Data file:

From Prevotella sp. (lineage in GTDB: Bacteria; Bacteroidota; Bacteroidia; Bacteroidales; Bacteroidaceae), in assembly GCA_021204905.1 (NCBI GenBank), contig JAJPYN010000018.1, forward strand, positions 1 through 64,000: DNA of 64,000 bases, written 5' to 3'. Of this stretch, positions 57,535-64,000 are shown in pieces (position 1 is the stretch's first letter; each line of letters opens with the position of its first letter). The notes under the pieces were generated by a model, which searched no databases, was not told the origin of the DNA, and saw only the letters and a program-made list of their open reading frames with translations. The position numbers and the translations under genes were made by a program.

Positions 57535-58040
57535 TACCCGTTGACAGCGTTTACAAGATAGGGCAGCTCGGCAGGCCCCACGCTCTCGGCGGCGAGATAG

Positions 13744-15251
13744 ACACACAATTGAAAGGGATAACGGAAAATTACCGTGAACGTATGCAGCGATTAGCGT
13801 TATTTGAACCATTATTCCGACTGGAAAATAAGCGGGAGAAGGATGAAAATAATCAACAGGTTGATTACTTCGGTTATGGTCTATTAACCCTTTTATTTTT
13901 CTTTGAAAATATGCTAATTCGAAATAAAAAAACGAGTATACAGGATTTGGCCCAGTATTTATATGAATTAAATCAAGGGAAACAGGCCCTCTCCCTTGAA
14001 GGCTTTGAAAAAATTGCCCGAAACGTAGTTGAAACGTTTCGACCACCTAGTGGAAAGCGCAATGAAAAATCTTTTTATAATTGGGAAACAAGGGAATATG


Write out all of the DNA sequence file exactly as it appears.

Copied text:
From Prevotella sp. (lineage in GTDB: Bacteria; Bacteroidota; Bacteroidia; Bacteroidales; Bacteroidaceae), in assembly GCA_021204905.1 (NCBI GenBank), contig JAJPYN010000018.1, forward strand, positions 1 through 64,000: DNA of 64,000 bases, written 5' to 3'. Of this stretch, positions 57,535-64,000 are shown in pieces (position 1 is the stretch's first letter; each line of letters opens with the position of its first letter). The notes under the pieces were generated by a model, which searched no databases, was not told the origin of the DNA, and saw only the letters and a program-made list of their open reading frames with translations. The position numbers and the translations under genes were made by a program.

Positions 57535-58040
57535 TACCCGTTGACAGCGTTTACAAGATAGGGCAGCTCGGCAGGCCCCACGCTCTCGGCGGCGAGATAG

Positions 13744-15251
13744 ACACACAATTGAAAGGGATAACGGAAAATTACCGTGAACGTATGCAGCGATTAGCGT
13801 TATTTGAACCATTATTCCGACTGGAAAATAAGCGGGAGAAGGATGAAAATAATCAACAGGTTGATTACTTCGGTTATGGTCTATTAACCCTTTTATTTTT
13901 CTTTGAAAATATGCTAATTCGAAATAAAAAAACGAGTATACAGGATTTGGCCCAGTATTTATATGAATTAAATCAAGGGAAACAGGCCCTCTCCCTTGAA
14001 GGCTTTGAAAAAATTGCCCGAAACGTAGTTGAAACGTTTCGACCACCTAGTGGAAAGCGCAATGAAAAATCTTTTTATAATTGGGAAACAAGGGAATATG